Moreover, whether a restitution order equates to custody depends not only on the amount of restitution ordered but also on the payment terms and schedule. In Kaminski, the district court had limited defendant’s restitution payments to 10% of his monthly income, which the Second Circuit found did “not come close to” rendering the restitution order custodial. 339 F. 3d at 87. (In Kaminski, the restitution amount was $21,180—to be sure, much less than the amounts at issue in this appeal.) Here, the district court’s judgments did not contain any payment terms; rather, the court deferred its determination of payment schedules until defendants’ release from prison. The district court indicated that, at that time, it would likely adopt the Probation Office’s recommended payment schedules, which for at least one of the four defendants was described as “monthly installments of 10% of gross monthly income”—the very payment terms endorsed in Kaminski. Because the payment schedules and terms had not yet been established, and because the record provided ample evidence that those terms ultimately would be set in a reasonable manner, the panel concluded that defendants’ challenges to their restitution orders were not cognizable under § 2255. The district court therefore lacked jurisdiction to reduce defendants’ restitution obligations.
Petition for Writ of Coram Nobis
One defendant (Baran) argued for relief from restitution on an alternative ground, seeking a writ of error coram nobis pursuant to 28 U.S.C. § 1651. This “extraordinary remedy” typically is invoked to provide relief to individuals who have been released from custody and to whom habeas relief is therefore no longer available.
The panel questioned whether a writ of coram nobis is available, in principle, to provide collateral relief from a restitution order. However, even assuming the availability of that remedy, the panel explained that Baran would be required to demonstrate that the challenged restitution order contained a “fundamental error.” Such error was lacking here.
The panel was unpersuaded by Baran’s argument that the RRB suffered no actual loss given the high rate of disability reapplication approvals. The panel emphasized that the reapprovals in no way indicated that the original, falsified applications—the majority of which were filed eight or more years prior and contained a different set of medical conditions—would have been approved but for defendants’ fraud. The initial applications were fraudulent and, had the RRB known them to be fraudulent, it would not have made the corresponding disability pension payments. Thus, the pre-termination benefit payments represented an actual loss to the RRB, regardless of the RRB’s determination as to the subsequent reapplications.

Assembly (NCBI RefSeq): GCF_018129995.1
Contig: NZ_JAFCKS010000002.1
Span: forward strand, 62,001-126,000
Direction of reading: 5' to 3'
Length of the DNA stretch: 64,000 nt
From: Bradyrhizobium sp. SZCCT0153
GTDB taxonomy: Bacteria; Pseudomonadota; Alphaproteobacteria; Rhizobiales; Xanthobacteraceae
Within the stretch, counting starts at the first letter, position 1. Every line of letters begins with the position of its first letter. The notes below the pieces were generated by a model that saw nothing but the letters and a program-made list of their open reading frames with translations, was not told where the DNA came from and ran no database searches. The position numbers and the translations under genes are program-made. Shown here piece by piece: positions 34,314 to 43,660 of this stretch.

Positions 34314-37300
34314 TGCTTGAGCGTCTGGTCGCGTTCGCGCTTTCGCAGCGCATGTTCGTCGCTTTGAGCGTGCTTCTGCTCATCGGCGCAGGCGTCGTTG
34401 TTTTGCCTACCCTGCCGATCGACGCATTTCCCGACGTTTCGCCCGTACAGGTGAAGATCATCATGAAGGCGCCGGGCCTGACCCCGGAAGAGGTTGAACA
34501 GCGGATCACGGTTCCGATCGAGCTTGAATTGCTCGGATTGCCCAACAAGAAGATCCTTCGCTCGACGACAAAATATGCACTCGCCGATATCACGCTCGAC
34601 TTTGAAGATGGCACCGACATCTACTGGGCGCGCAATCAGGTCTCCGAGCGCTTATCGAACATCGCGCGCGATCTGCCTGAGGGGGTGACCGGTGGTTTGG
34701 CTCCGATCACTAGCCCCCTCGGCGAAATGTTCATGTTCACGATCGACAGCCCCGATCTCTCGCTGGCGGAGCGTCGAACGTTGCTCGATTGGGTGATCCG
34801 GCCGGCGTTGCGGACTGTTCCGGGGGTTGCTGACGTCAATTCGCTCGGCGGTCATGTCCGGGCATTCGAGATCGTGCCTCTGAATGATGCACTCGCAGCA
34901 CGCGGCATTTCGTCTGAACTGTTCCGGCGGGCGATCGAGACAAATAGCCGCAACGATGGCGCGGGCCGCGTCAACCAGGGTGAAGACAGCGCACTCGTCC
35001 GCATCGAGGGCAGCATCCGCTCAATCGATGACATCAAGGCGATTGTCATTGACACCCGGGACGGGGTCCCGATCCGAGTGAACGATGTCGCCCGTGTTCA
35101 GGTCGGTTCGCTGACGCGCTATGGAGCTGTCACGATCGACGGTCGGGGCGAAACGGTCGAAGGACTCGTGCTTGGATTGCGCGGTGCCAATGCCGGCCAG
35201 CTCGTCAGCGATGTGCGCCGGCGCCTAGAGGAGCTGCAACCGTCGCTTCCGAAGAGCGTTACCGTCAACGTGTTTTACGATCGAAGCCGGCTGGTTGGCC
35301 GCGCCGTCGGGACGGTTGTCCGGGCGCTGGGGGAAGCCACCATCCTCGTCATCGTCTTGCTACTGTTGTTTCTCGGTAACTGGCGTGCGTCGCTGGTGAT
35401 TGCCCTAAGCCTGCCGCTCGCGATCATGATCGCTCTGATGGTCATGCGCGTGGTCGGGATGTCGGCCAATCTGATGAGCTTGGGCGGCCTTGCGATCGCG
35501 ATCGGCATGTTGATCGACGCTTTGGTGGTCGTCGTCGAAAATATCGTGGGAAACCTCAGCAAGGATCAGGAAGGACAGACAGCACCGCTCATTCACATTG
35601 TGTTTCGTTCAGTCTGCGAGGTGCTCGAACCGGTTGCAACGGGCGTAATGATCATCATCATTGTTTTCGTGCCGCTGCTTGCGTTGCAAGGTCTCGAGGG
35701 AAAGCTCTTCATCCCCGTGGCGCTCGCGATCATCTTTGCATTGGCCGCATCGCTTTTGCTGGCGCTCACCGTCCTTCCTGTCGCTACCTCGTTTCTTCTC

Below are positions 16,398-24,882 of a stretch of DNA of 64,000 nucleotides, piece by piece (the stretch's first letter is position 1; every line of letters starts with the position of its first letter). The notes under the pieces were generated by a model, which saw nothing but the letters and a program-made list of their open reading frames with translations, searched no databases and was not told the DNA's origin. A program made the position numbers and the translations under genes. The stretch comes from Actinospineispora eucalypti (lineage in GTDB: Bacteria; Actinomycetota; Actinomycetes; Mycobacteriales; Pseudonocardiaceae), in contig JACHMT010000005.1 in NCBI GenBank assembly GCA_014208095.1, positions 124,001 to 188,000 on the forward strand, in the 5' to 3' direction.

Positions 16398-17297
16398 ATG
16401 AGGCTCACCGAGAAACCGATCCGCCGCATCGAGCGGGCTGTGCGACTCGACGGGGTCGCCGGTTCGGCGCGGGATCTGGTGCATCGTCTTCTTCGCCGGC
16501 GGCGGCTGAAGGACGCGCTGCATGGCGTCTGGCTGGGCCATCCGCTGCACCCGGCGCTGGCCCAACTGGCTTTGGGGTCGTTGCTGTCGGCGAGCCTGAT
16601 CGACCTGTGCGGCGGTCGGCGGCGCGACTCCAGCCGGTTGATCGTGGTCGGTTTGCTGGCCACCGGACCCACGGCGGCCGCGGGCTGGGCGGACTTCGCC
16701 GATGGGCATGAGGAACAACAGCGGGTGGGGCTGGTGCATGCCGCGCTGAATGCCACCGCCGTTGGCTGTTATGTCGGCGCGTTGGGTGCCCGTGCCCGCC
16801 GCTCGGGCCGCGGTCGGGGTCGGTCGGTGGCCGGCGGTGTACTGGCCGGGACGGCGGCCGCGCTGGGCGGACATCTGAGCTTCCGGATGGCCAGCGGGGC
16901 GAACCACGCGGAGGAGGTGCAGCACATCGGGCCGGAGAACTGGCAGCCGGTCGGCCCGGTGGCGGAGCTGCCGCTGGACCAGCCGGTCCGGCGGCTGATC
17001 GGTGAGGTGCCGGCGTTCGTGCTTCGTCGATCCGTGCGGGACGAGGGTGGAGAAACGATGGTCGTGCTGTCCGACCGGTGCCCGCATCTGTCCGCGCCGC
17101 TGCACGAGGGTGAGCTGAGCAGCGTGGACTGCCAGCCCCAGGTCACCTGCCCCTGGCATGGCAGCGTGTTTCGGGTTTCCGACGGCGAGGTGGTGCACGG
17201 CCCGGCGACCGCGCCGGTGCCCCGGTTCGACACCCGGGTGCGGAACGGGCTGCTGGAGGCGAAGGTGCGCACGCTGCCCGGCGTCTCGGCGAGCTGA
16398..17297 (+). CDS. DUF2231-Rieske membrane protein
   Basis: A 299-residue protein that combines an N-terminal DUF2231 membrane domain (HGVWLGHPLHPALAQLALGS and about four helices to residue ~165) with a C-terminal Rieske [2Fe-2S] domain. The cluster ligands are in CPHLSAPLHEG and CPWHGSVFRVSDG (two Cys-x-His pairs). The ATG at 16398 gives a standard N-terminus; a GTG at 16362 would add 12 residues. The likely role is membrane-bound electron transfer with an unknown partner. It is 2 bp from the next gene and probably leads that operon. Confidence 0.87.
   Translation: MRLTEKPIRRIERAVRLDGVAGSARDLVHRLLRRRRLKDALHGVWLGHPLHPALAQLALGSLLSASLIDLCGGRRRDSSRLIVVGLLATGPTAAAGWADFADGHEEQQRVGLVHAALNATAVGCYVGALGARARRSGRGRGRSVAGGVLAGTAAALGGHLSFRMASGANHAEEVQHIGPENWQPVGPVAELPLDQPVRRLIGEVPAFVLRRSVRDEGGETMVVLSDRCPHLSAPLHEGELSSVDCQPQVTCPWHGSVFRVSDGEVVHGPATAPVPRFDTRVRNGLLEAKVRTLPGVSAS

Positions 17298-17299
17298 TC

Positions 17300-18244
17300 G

It is hard to disagree with the Court’s decision here, even though it limits the ability of district courts to undo erroneous restitution awards. It is also hard to see how even these harsh restitution orders are “custodial” to the degree required by Kaminski, although the Court’s decision to continue to leave the door open for a hypothetical case in which a restitution award would be the equivalent of a custodial sentence is somewhat more liberal than the rule followed in several of its sister circuits. The First, Fifth, Seventh, Eighth, Ninth, and Eleventh Circuits have all established a categorical rule that a restitution order does not impose the “severe restraint on individual liberty or the imminent threat of such a restraint,” Vega v. Schneiderman, 861 F.3d 72, 74 (2d Cir. 2017), to amount to a custodial punishment required by § 2255.
In declining to establish such a bright-line rule, the panel here cited two situations in which non-incarceratory punishments have been deemed custodial for the purposes of § 2255. First, the panel noted that parole—which requires a defendant to attend meetings with a parole officer and often allows unannounced searches of the defendant’s residence and person—is a sufficiently severe restraint to render that defendant in the state’s “custody.” See Jones v. Cunningham, 371 U.S. 236, 243 (1963). Similarly, a sentence of conditional discharge may also be deemed custodial where it requires a defendant’s “physical presence at particular times and locations, both for community service and court appearances.” Nowakowski v. New York, 835 F. 3d 210, 217 (2d Cir. 2016). However, these examples are distinguishable from a restitution order, which imposes no physical constraints whatsoever on a defendant. While a defendant may be incarcerated as a penalty for refusal to pay required restitution, this would occur only in the event of a defendant’s willful failure to pay despite having the means to do so. Imprisonment for such an offense is little different from holding a civil defendant in contempt of court for refusal to satisfy a judgment, which can also result in prison time and for which there is undoubtedly no § 2255 relief.
In short, 28 U.S.C. §§ 2255 and 2241 (habeas for state prisoners) provide an additional procedural safeguard to a narrowly circumscribed and particularly vulnerable set of individuals—those whose physical liberty is currently deprived by the criminal justice system. Several circuits have held that this safeguard is categorically unavailable to challenge monetary penalties. On one hand, by holding out the possibility that some defendants may be able to challenge restitution orders in a habeas proceeding, the Second Circuit is leaving itself an escape hatch for the yet-to-come case in which the financial penalty is exceedingly unfair. On the other hand, given the infrequency with which the Circuit is likely to grant such relief, defendants should not take false hope in the idea that their case could be “the one.” In practice, the Second Circuit’s rule will not be much different for defendants from the rule in the other Circuits.